October 10, 2002
Hitmen for Uncle Sam
By Stephen Gowans
I learned long ago that pointing out the inconsistencies of the powerful can earn you the verbal equivalent of a good swipe across the head. "Consistency is the hobgoblin of puny minds," thundered a women I once knew, who has since parlayed her knack of holding inconsistent positions into a large income, a summer house in the country, dozens of directorships, and the fawning admiration of those who would like to follow in her footsteps.
Orwell called it double-think-- the ability to hold two conflicting beliefs simultaneously without perceiving the contradiction. Except he was thinking of dupes, not those who do the duping. The latter know their positions are contradictory; they just don't really care.
Take, for example, White House spokesman Ari Fleischer. Fleischer denies there's any contradiction between a CIA report that says there's little chance Iraq will attack the United States unless provoked, and President George W. Bush's portraying Iraq as an imminent threat. The contradiction, of course, is plain, but Fleischer's denying it is just part of the unprincipled bafflegab that any White House spokesperson must have honed to a high degree to have had any chance of being considered for the job of the country's top bullshitter.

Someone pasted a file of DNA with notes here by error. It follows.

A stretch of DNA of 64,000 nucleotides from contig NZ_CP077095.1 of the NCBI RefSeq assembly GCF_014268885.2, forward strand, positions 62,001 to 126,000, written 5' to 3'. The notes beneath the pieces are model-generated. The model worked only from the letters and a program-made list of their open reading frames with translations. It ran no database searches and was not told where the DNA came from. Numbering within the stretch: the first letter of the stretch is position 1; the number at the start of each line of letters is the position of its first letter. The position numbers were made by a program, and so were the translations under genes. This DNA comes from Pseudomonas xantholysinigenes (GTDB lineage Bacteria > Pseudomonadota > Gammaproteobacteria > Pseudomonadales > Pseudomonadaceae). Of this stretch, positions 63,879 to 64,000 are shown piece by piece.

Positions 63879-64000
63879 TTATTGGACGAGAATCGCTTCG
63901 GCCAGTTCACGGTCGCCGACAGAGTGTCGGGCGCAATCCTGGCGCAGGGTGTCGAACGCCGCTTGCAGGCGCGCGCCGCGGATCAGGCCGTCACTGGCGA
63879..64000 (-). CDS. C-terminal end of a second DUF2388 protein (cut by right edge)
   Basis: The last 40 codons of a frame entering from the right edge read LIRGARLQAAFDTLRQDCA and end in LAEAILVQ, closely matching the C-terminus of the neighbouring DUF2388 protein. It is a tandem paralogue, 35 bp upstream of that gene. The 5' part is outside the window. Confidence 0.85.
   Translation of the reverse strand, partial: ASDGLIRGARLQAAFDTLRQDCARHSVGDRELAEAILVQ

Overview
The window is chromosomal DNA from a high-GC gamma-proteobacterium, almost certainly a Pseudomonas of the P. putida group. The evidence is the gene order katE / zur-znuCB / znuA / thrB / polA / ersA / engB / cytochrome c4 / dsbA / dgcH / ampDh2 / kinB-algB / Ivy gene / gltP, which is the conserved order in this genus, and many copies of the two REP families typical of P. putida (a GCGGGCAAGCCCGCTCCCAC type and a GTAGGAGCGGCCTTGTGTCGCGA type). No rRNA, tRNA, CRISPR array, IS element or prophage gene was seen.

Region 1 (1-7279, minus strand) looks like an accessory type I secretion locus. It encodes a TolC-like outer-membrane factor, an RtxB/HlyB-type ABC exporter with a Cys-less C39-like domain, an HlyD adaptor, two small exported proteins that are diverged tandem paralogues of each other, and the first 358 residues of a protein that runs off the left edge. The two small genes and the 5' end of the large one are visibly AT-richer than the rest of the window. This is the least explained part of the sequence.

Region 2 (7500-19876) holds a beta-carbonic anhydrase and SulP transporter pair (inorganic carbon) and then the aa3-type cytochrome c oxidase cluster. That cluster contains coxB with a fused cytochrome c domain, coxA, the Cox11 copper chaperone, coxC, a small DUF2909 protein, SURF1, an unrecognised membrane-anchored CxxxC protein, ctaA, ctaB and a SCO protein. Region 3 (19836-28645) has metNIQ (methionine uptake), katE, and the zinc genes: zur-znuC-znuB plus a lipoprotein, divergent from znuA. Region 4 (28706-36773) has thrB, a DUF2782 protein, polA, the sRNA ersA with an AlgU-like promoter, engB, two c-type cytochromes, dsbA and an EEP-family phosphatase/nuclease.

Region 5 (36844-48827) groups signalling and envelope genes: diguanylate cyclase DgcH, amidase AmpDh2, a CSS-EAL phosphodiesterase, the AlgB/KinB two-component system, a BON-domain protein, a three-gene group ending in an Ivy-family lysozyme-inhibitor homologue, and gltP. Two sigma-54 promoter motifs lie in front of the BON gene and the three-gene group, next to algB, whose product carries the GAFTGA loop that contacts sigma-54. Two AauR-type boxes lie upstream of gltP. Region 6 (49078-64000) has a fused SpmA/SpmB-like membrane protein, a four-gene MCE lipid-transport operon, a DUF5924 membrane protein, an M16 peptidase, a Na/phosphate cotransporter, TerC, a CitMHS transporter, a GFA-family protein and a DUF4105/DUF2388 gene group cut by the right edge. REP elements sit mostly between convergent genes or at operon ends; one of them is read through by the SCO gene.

You can imagine the exchange at Fleischer's job interview.
Interviewer: Ari, have you a puny mind?
Fleischer: Do you mean, Am I troubled by inconsistency?
Fleischer: Well, yesterday two plus two was four. Today it's five. I have no problem with that.
Inconsistency doesn't trouble Lisa Schmidt either. Schmidt is the wife of Major Harry Schmidt, an Illinois National Guardsmen who killed four Canadian soldiers in Afghanistan, after dropping a bomb on a training exercise, ignoring standard protocols. "He would never, ever, have intentionally hurt or killed anyone," Schmidt's wife says. And I'm sure the former Top Gun instructor had no intention of killing the Canadians, and deeply regrets he did. But saying Schmidt would never intentionally hurt or kill anyone is like saying a Mafia hitman would never intentionally hurt or kill another person. What does Mrs. Schmidt think her husband does for a living? He flies over foreign lands, dropping bombs to hurt and kill, and that means hurting and killing kids as young as his own two children, when he's not accidentally taking out soldiers on his own side. In other words, he's a hitman, in the pay of Uncle Sam, which makes him a whole lot more dangerous than your garden variety Mafia murderer. But, as they say, only a puny mind could see a contradiction in a loving family man who would never intentionally hurt or kill anyone, flying over foreign lands raining weapons of mass destruction on the people below.